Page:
As well as preserving heritage seeds on the island, the library will end up with new varieties due to mutations, or as growers select plants and seeds based around personal preferences such as taste, or resistance to disease or pests, he added.

Local seeds cultivate national resilience

David Catzel, Farm Folk City Folk’s B.C seed program director, said Linnaea’s small seed bank is one of many in development or already established across B.C. and Canada.

But small is mighty, Catzel said.

There’s big value in having lots of little communities saving and growing seeds, especially when paired with lots of regional or national information-sharing and cooperation, he said.

“Lots of little hubs that work together is better than one big hub somewhere,” Catzel said.

Kale seed grown on rainy Cortes Island will adapt over time to different conditions than the same kale grown in Kamloops’ dry climate, he said.

“If you get both of those seeds back 10 years from now, if you plant them side by side they're going to be quite different,” Catzel said.

So as the climate shifts, farmers facing new weather patterns, pests or disease can look to their cooperative peer network for seeds that might better suit their new environment.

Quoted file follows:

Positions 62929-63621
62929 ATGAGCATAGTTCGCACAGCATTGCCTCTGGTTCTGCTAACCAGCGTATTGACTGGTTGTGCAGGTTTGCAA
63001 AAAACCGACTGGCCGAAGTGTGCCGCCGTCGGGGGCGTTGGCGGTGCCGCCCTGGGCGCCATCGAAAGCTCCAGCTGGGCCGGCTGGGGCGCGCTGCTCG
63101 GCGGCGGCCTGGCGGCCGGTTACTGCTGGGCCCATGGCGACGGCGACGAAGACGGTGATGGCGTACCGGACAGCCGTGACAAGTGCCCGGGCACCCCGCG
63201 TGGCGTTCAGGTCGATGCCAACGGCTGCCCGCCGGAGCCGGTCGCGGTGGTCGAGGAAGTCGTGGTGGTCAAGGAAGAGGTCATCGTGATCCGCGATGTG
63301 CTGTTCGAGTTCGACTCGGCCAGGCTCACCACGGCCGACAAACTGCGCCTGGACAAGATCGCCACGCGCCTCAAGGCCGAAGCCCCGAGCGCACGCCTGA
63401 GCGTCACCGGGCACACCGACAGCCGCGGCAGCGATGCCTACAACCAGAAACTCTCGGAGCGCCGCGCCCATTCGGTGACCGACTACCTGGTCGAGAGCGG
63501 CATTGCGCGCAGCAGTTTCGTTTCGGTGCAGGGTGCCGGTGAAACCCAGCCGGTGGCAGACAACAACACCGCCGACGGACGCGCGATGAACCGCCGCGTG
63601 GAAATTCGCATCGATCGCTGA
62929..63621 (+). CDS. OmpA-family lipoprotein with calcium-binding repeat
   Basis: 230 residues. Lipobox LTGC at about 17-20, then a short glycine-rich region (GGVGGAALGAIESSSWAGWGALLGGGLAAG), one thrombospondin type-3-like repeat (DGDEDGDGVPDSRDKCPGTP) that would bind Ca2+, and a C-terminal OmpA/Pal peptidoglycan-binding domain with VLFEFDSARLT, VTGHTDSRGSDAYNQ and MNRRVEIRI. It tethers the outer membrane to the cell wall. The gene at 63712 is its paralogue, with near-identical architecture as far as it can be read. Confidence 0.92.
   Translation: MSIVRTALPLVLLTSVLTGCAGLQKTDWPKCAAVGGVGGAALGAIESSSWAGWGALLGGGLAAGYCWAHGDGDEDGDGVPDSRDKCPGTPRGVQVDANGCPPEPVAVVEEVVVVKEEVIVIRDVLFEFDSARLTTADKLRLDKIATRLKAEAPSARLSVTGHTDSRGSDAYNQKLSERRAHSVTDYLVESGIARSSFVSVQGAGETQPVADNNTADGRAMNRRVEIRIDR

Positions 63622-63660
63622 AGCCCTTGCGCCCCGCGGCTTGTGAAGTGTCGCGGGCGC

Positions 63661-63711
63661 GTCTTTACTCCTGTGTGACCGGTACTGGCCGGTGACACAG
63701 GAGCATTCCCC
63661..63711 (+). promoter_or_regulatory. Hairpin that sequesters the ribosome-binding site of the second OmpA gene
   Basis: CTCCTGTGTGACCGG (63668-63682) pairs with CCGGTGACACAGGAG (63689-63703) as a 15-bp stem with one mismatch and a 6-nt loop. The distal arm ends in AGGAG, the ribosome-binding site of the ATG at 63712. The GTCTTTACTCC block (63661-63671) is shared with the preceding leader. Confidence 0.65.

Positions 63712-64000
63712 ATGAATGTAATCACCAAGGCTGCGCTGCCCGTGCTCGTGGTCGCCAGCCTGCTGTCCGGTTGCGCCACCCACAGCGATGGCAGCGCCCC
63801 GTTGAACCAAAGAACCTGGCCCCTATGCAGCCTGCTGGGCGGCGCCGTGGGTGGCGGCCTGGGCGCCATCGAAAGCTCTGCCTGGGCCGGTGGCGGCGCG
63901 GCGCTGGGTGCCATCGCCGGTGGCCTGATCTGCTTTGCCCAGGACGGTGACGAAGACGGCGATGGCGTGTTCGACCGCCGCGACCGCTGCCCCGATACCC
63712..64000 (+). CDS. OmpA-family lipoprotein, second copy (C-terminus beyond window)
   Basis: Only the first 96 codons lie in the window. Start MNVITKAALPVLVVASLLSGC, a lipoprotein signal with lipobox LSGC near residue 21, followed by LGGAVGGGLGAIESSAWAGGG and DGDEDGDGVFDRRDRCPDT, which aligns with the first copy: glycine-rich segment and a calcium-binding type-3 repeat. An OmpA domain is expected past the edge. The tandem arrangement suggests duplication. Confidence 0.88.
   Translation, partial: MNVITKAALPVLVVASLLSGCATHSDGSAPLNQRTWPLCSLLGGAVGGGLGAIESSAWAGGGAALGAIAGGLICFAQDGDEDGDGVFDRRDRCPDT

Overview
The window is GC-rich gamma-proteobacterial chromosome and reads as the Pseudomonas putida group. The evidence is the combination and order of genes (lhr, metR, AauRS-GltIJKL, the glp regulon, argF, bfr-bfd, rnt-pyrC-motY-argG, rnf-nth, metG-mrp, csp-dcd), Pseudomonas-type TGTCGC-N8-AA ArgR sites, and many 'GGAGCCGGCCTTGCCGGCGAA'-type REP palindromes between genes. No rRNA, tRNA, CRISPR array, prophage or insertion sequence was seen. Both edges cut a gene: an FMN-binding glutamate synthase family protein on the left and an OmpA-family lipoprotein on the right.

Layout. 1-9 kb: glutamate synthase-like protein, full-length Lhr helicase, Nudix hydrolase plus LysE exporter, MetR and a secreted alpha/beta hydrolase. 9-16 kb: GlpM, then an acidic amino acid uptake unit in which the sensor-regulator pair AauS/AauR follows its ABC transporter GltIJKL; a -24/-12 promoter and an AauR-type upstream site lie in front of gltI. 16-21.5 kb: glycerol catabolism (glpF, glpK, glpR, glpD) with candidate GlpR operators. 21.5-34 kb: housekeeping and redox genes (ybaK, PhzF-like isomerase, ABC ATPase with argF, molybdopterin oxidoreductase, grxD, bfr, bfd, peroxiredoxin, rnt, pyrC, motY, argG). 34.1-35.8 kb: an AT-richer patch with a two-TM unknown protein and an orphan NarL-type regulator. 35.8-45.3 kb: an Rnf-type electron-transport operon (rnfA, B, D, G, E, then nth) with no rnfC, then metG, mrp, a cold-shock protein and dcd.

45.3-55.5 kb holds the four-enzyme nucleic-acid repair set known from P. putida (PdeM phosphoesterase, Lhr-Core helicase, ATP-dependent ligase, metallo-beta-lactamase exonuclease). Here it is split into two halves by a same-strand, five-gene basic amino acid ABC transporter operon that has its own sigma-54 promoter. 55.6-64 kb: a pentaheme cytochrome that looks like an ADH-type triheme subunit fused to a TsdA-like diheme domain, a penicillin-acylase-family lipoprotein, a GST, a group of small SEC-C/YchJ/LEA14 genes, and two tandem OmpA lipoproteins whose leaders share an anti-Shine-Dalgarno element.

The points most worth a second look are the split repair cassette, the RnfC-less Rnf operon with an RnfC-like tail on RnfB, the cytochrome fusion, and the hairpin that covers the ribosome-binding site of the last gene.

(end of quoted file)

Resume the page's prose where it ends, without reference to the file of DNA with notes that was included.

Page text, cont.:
“If my area starts losing water and I need seeds that are more drought resistant, maybe I can look to some seed produced in the Okanagan in growing out new plants,” Catzel said.

David Catzel, B.C. seed program director for Farm Folk City Folk (FFCF), says small sustainable seed growers are cooperating to improve the quality, yield and regional adaptability of seeds. Photo supplied by FFCF.

“The great thing about small seed banks and libraries is the types of seeds that are being saved are not your typical seeds developed by large companies for that monoculture market,” Catzel said.

This sharing and saving of seeds, once the fundamental right of farmers, has eroded over time with the monopolization and privatization of seeds by large biotechnology companies, he said.

Large companies often focus their seed research on few strains to increase efficiency, yield and profit, he added.

Conventional farmers buying seed from large companies often have to agree not to save, replant or sell the seed to others.

This concentrates the number and types of seeds into fewer hands, promotes monoculture, and decreases resilience to climate change and disease, Catzel said.

It also means if large companies, or even organic companies, decide to phase out a successful seed due to low profit margins, farmers who want it can no longer gain access to it, he added.